Ford reveals Ranger Wildtrak X, another off-road spin-off
Ford New Zealand has confirmed another new trim-level for its wildly popular Ranger line-up, called the Wildtrak X. The model represents a new flagship variant for the nameplate, discounting the specialist Raptor.
It’s the second adventure-themed Ranger to be confirmed for the Kiwi market in as many months, following Ford’s September confirmation of the Ranger FX4 Max — both models aiming to capitalise on the growing popularity of go-anywhere, do-anything utes.
“Ford continues to adapt, grow and expand the Ranger offering, bringing more targeted, specific capabilities and attributes to customers to help them meet any challenges they face; whether at work or on the weekend,” says Ford New Zealand Managing Director Simon Rutherford.
“Now with Ranger Wildtrak X, customers can get even more out of their off-road adventures.”
The Wildtrak X is based on the 2.0-litre Wildtrak, meaning it comes with the same 157kW/500Nm bi-turbo diesel as the Raptor and Everest. As is tradition for the power unit, it comes exclusively paired to Ford’s 10-speed automatic.
On top of the Wildtrak’s standard equipment, the X adds bespoke 18-inch wheels with a +35 off-set, new black wheel-arch extensions to accommodate the wider track, a nudge bar, an LED light bar, and a snorkel mounted to the A-pillar — aiding in the engine’s breathability while tackling dusty terrain or wading through water.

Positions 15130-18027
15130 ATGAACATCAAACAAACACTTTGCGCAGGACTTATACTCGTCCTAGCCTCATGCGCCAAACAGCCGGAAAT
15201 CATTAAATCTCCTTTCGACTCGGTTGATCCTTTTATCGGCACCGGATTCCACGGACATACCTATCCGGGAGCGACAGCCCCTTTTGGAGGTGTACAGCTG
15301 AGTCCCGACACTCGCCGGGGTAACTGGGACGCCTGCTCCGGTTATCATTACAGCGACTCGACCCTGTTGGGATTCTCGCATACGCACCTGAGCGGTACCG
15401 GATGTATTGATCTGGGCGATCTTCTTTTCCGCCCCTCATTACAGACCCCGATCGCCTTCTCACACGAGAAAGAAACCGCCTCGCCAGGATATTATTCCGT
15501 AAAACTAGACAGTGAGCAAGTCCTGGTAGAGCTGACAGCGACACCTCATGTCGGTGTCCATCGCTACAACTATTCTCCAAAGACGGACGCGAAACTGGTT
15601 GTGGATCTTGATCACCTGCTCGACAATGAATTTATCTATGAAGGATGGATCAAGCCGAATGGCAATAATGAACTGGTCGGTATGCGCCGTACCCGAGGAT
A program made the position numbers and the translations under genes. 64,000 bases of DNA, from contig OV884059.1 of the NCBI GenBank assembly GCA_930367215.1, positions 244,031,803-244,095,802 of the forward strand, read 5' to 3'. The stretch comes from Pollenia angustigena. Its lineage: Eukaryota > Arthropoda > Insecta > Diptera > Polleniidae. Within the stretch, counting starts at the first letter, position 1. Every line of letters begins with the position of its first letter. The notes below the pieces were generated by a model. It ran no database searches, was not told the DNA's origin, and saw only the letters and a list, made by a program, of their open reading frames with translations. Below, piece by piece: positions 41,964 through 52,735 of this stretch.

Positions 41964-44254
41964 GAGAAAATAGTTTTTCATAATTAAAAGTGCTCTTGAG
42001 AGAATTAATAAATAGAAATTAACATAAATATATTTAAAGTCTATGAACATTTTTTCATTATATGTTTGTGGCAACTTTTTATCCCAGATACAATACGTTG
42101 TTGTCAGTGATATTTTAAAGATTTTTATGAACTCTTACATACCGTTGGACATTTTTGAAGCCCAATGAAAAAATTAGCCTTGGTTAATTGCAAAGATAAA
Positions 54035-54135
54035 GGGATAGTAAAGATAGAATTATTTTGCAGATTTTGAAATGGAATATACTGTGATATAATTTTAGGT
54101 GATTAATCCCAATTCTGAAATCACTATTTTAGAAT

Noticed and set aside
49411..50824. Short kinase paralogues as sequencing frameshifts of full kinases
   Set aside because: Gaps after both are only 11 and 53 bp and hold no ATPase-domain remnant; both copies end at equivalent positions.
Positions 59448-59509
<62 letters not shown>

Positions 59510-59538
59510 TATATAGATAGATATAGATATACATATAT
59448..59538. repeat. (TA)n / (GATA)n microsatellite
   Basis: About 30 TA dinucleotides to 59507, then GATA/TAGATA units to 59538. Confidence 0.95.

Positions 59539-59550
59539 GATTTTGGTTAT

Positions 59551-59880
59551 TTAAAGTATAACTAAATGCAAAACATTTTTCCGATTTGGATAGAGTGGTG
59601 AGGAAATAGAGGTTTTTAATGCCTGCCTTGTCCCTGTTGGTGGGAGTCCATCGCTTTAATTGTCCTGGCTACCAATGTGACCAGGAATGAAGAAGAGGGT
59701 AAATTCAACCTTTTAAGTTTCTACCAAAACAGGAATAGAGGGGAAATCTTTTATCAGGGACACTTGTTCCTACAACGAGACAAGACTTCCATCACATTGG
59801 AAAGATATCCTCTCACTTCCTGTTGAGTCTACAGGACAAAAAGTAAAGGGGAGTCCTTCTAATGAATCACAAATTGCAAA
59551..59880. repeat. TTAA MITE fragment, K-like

For reference, the FX4 Max unveiled last month comes with the same engine, but since it’s based on the standard FX4 it misses out on some of the Wildtrak’s tech features. There’s also no nudge bar, light bar, or snorkel a la the new X. On the flipside, though, it gains a set of Fox Racing shockers (like a Raptor, but without the hit in towing capability), a suspension lift, wider track, and all-terrain BF Goodrich tyres for $69,990.
The Wildtrak X, meanwhile, retails for $75,490. Ford claims that the extras are of a $7000 value, making the $2000 premium over a standard Wiltrack 2.0-litre a bit of a bargain. Ford plans to bring 150 examples into the country and, going on the nameplate’s sales data, they’ll be gone fast.